From gluten free pet food to bespoke granola - the startups funded with taxpayer money

A range of chewable baby bangles, a perfume for teenagers called ‘Pink Addiction’ and an alternative diet practitioner are all recipients of loans from the £69m government scheme Start Up Loans, which is supported by David Cameron.

A list published by Downing Street has detailed the various new startups and New Enterprise Allowance businesses that were funded by the government.

The gluten free dog food is kept company by a startup that makes dog treats made from organic local ingredients. And, reminding us all of our halcyon hockey days, is a shop for custom fit mouth guards.

There’s more gluten free in the form of cakes and burgers that are stocked at Harrods and Fortnum and Mason, T-shirts decorated with screen prints, ghost walks and a fortnightly delivery of children’s toys.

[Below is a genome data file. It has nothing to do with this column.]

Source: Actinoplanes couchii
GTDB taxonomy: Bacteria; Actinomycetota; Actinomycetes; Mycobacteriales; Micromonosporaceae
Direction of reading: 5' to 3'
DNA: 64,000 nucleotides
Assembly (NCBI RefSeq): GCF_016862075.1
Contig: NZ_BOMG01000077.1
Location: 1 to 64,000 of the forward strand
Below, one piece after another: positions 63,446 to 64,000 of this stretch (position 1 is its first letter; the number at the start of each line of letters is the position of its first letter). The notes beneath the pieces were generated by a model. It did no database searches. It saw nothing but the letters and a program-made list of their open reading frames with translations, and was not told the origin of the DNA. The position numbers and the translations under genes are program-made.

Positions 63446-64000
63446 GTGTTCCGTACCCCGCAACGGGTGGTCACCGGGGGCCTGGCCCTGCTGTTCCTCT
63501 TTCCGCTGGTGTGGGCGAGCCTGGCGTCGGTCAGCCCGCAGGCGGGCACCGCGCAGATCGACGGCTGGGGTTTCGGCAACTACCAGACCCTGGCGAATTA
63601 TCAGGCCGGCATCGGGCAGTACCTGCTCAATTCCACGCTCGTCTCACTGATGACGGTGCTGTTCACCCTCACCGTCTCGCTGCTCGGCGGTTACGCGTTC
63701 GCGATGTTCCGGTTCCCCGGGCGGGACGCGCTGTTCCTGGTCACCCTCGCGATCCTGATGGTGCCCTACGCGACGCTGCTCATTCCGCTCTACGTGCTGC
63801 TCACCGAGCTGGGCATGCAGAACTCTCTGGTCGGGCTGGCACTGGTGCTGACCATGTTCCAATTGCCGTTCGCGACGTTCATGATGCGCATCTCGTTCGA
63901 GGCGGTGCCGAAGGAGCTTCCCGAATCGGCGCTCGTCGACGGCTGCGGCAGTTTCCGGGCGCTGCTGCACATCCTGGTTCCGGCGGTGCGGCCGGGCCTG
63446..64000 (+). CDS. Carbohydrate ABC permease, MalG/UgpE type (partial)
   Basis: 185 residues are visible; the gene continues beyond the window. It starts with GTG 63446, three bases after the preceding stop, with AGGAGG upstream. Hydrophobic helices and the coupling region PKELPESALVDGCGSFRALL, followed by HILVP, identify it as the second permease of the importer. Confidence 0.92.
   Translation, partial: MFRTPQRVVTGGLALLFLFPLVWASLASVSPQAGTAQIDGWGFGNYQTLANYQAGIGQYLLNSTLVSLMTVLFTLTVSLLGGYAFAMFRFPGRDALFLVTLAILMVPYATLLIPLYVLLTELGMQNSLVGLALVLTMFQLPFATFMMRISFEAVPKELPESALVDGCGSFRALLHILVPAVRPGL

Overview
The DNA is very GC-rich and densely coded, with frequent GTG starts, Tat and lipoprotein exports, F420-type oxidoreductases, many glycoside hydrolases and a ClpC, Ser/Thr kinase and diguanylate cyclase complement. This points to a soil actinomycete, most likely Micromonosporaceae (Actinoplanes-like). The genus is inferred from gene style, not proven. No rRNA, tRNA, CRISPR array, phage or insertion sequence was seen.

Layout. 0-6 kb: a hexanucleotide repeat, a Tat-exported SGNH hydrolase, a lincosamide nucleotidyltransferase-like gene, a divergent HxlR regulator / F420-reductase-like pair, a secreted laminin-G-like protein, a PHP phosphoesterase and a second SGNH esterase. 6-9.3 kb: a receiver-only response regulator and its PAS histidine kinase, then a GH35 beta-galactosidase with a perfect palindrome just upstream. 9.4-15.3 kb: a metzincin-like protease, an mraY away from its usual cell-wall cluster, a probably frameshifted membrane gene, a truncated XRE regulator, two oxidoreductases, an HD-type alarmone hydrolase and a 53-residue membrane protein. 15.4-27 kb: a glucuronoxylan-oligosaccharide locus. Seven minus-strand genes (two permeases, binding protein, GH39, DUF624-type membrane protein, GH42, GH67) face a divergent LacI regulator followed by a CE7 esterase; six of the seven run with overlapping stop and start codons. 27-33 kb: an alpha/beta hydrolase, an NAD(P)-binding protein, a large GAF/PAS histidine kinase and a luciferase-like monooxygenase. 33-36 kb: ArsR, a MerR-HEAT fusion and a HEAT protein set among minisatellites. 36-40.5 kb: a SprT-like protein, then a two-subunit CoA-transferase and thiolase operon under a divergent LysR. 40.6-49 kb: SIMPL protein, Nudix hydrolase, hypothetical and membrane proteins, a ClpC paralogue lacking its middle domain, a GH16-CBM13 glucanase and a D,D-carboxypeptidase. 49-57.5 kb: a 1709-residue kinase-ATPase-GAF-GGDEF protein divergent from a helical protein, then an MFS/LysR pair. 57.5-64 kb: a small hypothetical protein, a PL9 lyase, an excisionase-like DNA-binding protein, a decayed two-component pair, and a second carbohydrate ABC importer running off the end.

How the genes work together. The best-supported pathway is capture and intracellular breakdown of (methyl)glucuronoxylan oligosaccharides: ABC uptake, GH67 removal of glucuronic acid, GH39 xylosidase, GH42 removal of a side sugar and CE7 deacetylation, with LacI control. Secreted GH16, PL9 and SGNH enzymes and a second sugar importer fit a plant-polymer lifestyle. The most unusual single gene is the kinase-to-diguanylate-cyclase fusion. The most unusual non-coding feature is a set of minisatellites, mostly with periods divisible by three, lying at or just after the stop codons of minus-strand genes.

Out of 92 businesses listed, ten described their products as bespoke - all the way from cocktails to recycled glass speakers.

Almost 7,600 businesses have been backed by Start Up Loans, which aims to provide loans and mentors for entrepreneurs. Launched in May 2012 by Lord Young, the initiative intends to assist in a tough jobs market with high youth unemployment. Its chairman is the Dragons’ Den panelist James Caan.

Sam Bowman of the ASI comments:

Investment in startups is vitally important, but also extremely risky and difficult. The private sector doesn't have special knowledge that allows it to outinvest the state, but it does have a very strong profit motive that forces it to invest dispassionately. Government agencies don't have that profit mechanism and, as a result, are likely to act more recklessly with taxpayers' cash than the private sector.

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